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Budget Airlines Compete Head to Head in UK

Budget Airlines Compete Head to Head in UK  Budget Airlines Compete Head to Head in UK

British Airways owner IAG has announced new short-haul routes from its budget airline Level.

The low-cost carrier will rival easyJet and Ryanair who offer some of the cheapest flights on the market in the UK when traveling to Europe.

Level was launched last year in a bid to target fellow low-cost airline Norwegian, Express.co.uk reported.

The first new flights will launch on 17 July to Vienna from Gatwick Airport. Other destinations will include Barcelona, Paris Charles de Gaulle, Milan Malpensa and Dubrovnik as some of the 14 new routes. The announcement has shocked the aviation industry, with the first scheduled flights just weeks away.

Flights will start from just £22 one way, although passengers will need to pay additional charges for extras. Cabin bags, meals and seat reservations are all extra on top of the flight ticket.

The next destinations will launch four weeks after the first route to Vienna.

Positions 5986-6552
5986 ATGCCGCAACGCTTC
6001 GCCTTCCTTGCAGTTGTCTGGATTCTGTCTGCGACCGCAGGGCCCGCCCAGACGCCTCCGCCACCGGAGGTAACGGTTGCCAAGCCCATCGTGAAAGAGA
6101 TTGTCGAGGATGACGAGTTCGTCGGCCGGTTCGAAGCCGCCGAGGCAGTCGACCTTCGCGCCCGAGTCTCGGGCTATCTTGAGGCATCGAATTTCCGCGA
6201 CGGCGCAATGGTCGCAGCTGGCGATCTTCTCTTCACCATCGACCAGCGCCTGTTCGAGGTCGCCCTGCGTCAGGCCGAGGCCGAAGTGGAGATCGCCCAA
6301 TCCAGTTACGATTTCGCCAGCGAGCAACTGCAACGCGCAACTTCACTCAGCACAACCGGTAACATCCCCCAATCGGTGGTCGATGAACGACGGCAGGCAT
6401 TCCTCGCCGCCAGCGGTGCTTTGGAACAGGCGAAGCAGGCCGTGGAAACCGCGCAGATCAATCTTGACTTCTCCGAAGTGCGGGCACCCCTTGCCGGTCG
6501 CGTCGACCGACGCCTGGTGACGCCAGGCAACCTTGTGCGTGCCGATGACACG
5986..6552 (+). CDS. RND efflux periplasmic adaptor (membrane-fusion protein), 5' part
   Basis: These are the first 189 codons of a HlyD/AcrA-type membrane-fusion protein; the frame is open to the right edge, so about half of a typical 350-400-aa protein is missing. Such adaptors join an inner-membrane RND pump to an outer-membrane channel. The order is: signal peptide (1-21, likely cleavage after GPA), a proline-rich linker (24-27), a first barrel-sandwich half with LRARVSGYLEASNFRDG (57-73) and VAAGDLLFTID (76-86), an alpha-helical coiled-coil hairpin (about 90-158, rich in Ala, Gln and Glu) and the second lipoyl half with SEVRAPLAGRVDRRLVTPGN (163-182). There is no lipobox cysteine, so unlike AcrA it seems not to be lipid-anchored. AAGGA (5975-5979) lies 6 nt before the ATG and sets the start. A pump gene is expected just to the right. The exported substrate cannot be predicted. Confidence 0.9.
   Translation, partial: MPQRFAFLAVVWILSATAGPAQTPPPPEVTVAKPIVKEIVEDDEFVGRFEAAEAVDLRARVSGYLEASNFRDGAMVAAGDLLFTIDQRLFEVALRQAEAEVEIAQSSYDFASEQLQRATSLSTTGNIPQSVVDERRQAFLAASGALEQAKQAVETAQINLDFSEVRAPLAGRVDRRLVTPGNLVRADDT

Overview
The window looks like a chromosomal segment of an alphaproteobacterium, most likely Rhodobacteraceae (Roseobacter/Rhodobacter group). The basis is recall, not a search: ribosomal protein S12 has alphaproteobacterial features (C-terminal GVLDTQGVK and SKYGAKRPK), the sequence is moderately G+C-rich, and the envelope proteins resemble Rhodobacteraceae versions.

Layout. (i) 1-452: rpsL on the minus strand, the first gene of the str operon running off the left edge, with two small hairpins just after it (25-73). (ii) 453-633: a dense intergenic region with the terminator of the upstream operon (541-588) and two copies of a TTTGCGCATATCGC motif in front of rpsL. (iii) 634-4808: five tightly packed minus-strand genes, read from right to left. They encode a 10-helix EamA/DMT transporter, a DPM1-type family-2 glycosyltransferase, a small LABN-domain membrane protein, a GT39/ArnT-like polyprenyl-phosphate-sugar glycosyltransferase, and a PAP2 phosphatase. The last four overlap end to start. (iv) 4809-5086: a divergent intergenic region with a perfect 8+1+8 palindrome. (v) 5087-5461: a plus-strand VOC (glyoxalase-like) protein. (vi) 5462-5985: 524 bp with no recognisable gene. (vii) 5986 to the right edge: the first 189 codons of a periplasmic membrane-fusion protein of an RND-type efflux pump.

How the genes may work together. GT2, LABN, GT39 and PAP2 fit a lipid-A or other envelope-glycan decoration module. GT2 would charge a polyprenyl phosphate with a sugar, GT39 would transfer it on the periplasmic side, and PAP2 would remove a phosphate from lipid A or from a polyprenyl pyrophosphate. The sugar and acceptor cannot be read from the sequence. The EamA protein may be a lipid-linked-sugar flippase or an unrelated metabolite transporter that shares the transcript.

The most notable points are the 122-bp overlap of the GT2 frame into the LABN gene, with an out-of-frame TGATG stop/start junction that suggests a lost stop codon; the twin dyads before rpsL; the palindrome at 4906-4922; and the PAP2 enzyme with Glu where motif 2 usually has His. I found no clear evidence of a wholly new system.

Pricing Battle

It could start a price war between many of the budget airlines in the UK. Independent's Simon Calder warned it would be a "massive fares war".

Willie Walsh, IAG's chief executive, said, "We are launching this new short-haul subsidiary to provide Austrian consumers with more flight choices across Europe."

Ryanair's Kenny Jacobs told Express.co.uk in response, "We welcome competition and anything that brings more choice for consumers, however, Ryanair will continue to offer the lowest fares in every market, with an average fare of just €39 that no one else can match."

Until recently, Level was primarily a long-haul service flying to the US and the Caribbean.

The changes to the industry reflect the way people are choosing to travel as more prefer cheap flights without the frills.

This comes at a price, with many airlines adding fees that quickly make the ticket much more expensive.

Earlier this year, Ryanair announced changes to their hand luggage policy which meant only Priority boarders were allowed their suitcases in the cabin, costing £5.

Wizz Air recently followed suit, with standard ticket passengers being forced to put their bags into the hold.

 

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